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This is an excerpt from Du fait de cuisine
(France, 1420 - Elizabeth Cook, trans.)
The original source can be found at David Friedman's website

34. And to give understanding to him who will make the sorengue let him take his eels and clean the slime off them very well in fair hot water and then throw them in fair fresh water and wash them very well in three or four changes of water; and then, have your sideboard fair and clean and put them on it and then dress and prepare them well and cleanly and remove the viscera and cut them into fair slices; and, in slicing them, put the slices in fair fresh water and wash them very well and then put them to drain on the fair and clean sideboard; and according to the quantity which you have take a fair and clean pot or cauldron for cooking it in. And then take onions according to the quantity of eels which you have and peel, wash, and chop them well and properly; and then take good, fair and clean oil in a fair pan and sauté your onions a little, and then throw your eels on top and fry all this together over fair coals. And take white bread according to the quantity of potage which you have to make and cut it into fair slices and put it to roast on the grill so that it is well browned, and put it to soak in the purée of peas and with the strongest claret wine you have, and flavor it with a little vinegar; and then take your spices according to the quantity of your broth: cinnamon, ginger, grains of paradise, pepper, cloves, and strain this very well according to the quantity of your broth and throw in your eels; and salt and everything else in reason.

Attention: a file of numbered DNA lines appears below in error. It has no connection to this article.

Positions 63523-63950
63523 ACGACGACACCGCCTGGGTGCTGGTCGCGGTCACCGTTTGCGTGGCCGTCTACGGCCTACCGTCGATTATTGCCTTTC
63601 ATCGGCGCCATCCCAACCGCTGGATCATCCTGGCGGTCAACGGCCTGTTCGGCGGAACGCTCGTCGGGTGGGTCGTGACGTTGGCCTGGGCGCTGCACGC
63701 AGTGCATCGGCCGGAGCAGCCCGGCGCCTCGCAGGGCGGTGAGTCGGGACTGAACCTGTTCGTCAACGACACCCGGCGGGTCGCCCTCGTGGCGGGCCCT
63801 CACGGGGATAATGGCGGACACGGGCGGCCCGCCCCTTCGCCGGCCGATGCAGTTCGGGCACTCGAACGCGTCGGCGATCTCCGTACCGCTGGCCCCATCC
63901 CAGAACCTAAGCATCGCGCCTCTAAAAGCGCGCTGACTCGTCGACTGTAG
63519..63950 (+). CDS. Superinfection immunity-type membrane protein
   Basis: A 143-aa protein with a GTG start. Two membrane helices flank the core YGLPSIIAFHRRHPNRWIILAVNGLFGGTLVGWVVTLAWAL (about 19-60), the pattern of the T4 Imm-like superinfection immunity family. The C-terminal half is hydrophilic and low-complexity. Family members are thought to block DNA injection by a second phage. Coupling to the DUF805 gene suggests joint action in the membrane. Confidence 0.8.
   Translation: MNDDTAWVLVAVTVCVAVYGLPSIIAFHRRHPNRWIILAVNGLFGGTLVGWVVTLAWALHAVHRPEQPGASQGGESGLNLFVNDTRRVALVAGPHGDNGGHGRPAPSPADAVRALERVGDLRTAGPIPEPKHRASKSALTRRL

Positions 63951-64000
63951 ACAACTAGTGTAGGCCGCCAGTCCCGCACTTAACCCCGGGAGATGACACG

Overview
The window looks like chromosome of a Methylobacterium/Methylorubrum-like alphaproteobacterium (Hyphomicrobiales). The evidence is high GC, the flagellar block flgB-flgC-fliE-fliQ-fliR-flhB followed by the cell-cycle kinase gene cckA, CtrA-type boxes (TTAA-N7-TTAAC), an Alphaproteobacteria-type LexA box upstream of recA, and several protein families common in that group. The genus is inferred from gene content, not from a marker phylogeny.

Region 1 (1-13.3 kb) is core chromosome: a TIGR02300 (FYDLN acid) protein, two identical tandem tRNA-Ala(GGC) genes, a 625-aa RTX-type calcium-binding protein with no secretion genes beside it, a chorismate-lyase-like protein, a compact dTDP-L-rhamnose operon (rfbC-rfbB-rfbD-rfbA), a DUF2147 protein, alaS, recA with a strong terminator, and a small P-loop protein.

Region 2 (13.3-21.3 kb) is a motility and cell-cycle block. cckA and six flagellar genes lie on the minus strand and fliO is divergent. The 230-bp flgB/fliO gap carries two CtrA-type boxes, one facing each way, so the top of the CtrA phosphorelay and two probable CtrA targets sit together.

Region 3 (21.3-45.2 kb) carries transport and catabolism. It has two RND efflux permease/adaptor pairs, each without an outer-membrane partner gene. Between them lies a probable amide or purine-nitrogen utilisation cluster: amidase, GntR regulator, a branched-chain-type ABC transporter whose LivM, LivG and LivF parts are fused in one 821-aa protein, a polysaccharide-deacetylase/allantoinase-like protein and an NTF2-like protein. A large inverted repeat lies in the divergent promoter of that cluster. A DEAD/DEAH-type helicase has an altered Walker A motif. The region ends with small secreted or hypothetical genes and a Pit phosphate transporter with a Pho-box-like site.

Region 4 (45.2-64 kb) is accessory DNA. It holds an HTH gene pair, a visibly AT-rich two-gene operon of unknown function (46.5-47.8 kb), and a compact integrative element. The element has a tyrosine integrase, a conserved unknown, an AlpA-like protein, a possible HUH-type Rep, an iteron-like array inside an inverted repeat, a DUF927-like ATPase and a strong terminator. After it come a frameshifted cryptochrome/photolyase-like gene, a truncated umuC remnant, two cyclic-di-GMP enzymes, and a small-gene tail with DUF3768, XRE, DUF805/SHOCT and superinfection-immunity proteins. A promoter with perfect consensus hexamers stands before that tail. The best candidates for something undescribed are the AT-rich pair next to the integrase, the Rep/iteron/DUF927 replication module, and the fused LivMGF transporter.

Other versions of this recipe:

Soringue (Le Viandier de Taillevent)

If you want to make sarraginee (Enseignements qui enseingnent a apareillier toutes manieres de viandes)

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